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A briefe vindication of the Religion and GOVERNMET OF NEVV ENGLAND Againſt the Presbyterie of SCOTLAND: Together with ſome materiall Obſervations worthy of Conſideration.

ALthough I was not Ignorant of the Court deſigne, both of K. Iames, as wel as the late King Charles to involve this Nation in extreame Ignorance and ſlavery, and in order thereunto had for that purpoſe ſettled ſuch Biſhops and heads of the Schooles of Vni­verſities, and Iudges, and heads of the Innes of Court, alſo as corrupted and perverted the truth of the divine Goſpell, Law, and word of Chriſt, as well as the Common and Civill Law and word of morallitie of the Nation alſo; Yet when the Scots began to make their party in England; as for Goſpel-Freedome and Liberty, and had entred our Country with an Army; I was not their friend therein, but greatly feared a horrid event of that miſerable beginning, for theſe reaſons.


Firſt, becauſe they did ſet their quarrell by Religion, to which it is conſiderable, that they that are deceived, drawn, and forc't into any Antichriſtian Religion, and unto any obedience on paine of the curſe, and of damnation, are oftentimes through Ignorance and ſlaviſh fear, as zealous (as is verified by the Papiſts and Turk alſo) (almoſt) as the truly valiant Chriſtian, that the ſaving Love of Chriſt conſtraineth.

Secondly, becauſe all Goſpel-Liberty, I ſay, and maintaine all; true Goſpel-Liberty is known by its unerring marks of equality, through an­ſwerableneſſe to each other in the Law; for a­voiding the cauſe of contention, and for the making ſober, and continuing all men in an e­quall, externall Peace, Freedome, and godly proſperity thereby, which muſt firſt be in order to the Catholike Faith, Love, and Peace inter­nall.

Thirdly, on the contrary, the debaucht, ſla­viſh, and beaſt-like ignorant condition of the generality of the inferiour, and common ſort of people of Scotland is ſuch, that the Turks and other Infidells doe much ſurpaſſe them, both in Freedome and morality. Therefore I conceive them a ſad preſident of Goſpel peace and liberty unto us.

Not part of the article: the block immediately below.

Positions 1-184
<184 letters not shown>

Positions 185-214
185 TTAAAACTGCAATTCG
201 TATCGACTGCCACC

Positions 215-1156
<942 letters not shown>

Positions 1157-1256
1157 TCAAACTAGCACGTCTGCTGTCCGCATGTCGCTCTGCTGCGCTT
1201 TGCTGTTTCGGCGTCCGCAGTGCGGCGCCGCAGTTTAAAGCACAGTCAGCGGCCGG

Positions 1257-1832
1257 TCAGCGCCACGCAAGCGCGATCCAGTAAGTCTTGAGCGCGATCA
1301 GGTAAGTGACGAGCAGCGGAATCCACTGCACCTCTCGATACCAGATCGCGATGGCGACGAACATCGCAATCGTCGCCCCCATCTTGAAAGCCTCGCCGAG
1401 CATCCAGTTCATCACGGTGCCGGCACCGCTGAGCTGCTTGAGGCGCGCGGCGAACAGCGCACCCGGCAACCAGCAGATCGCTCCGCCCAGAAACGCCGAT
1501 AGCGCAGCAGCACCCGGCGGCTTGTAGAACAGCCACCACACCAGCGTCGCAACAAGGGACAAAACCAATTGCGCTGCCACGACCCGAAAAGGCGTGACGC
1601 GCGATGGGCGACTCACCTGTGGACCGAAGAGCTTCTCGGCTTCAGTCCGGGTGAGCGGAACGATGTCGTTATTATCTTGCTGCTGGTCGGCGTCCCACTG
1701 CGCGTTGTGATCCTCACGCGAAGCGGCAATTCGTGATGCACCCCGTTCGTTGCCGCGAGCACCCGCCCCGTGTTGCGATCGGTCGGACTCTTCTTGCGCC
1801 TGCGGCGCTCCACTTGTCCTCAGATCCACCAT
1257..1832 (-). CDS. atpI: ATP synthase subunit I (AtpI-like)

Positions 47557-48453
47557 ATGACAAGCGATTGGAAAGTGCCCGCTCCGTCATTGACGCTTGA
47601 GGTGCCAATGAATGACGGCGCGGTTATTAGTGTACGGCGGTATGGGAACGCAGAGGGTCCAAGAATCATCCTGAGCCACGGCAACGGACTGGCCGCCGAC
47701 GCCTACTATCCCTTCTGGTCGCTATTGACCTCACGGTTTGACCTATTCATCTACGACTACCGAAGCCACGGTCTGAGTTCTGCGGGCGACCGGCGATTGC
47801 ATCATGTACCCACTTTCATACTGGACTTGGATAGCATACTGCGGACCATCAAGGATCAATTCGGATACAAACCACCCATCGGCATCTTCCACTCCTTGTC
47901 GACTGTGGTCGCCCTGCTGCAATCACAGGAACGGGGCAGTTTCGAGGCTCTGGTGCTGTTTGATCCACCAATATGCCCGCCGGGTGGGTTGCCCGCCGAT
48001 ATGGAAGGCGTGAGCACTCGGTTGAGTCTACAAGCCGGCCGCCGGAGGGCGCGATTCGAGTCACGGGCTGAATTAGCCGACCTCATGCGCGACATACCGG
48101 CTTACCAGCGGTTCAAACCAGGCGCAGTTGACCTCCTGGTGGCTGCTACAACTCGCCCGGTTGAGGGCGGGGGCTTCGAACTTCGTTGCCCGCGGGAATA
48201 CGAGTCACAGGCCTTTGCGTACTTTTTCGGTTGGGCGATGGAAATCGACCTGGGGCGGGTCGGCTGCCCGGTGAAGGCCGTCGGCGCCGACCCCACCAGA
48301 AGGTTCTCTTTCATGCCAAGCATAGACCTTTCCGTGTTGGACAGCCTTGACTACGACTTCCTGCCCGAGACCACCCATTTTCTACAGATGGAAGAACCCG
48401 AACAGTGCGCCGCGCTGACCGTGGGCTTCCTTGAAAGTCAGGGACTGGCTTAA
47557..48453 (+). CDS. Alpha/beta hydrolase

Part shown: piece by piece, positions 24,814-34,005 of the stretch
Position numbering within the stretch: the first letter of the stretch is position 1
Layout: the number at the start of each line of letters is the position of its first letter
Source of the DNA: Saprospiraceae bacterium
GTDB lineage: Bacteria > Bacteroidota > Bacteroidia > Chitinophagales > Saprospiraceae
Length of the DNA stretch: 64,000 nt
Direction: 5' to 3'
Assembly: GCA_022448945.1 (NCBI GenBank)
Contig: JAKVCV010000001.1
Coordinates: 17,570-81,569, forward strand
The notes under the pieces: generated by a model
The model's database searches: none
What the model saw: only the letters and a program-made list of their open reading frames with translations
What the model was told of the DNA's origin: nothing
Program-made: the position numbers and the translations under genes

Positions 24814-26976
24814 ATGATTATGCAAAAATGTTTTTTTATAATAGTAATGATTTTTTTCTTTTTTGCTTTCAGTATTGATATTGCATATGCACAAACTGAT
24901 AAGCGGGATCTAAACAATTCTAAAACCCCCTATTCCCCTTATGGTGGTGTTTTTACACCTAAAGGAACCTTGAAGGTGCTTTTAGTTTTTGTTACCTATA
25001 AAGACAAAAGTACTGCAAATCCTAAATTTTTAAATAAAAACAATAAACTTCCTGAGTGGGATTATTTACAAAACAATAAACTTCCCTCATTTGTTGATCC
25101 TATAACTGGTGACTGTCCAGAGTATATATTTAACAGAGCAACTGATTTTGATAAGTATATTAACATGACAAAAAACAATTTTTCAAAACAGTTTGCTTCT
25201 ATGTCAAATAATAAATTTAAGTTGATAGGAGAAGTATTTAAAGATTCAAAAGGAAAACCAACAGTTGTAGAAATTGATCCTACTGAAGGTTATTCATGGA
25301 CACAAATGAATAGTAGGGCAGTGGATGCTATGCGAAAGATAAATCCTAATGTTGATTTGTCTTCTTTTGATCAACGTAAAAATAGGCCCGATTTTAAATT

Fourthly, the deep conjunction and unity of that Nation in themſelves, and their great wiſ­dome of uncredibleneſſe unto all others.

Fifthly, the aptneſſe of this Nation unto diſ­unity and careleſneſſe of its owne members, and credibleneſſe unto others, as have not only been3 ever obſerved by other Nations; but lately ſuf­ficiently verified by our Invitations of the Scots. But when the late King had left the Par­liament, and levied warre againſt it, about halfe a year after, it pleaſed God that I raiſed a Company for the Parliament, and continued in­gaged both before, and in all the ſervice of the Earl of Mancheſter, and after in the new Modell, in all five years, in which time, according as I covenanted with the Lord at my firſt beginning, that as I was not then rich, ſo ſhould not theſe miſerable and unnaturall wars make me rich, and although I have ſince had as great meanes there­to, as moſt men have, yet can I boaſt of nothing ſo much as of my being inabled to performe the ſame; And when I found that Wars were like to break forth again, and having receiv'd Chriſt in that his glorious office of mediation, did thereupon lay down my Commiſſion to labour therein, and accordingly have indeavoured for a Goſpel-accommodation unto all Intereſts, not according to the ſtreame of my own deſire, but to move all men (if it might be) to the glorious work of conſideration, and triall of all things of good and evill; that every one might be per­ſwaded in his owne Conſcience, and although I have not prevailed, yet if every one would have done the ſame, it could not have been a­voided no more then the glory and peace which my ſoule receives through my earneſt diſcharge of my duty, for which I was created; yet can I not but greatly take blame upon my ſelfe, for ſome bitterneſſe of Spirit vented by me, againſt4 ſome precious men, & my deareſt friends when I have thought them in the leaſt blame thereto; but having conſidered many ſad preſidents unto thoſe people that have gained a ſword, and upon their adverſaries credit have ſuffered them (ſuddenly) to ſhare with them therein again, muſt greatly condemne my paſſion and evill thereof. And one preſident of many I ſhal here lay down.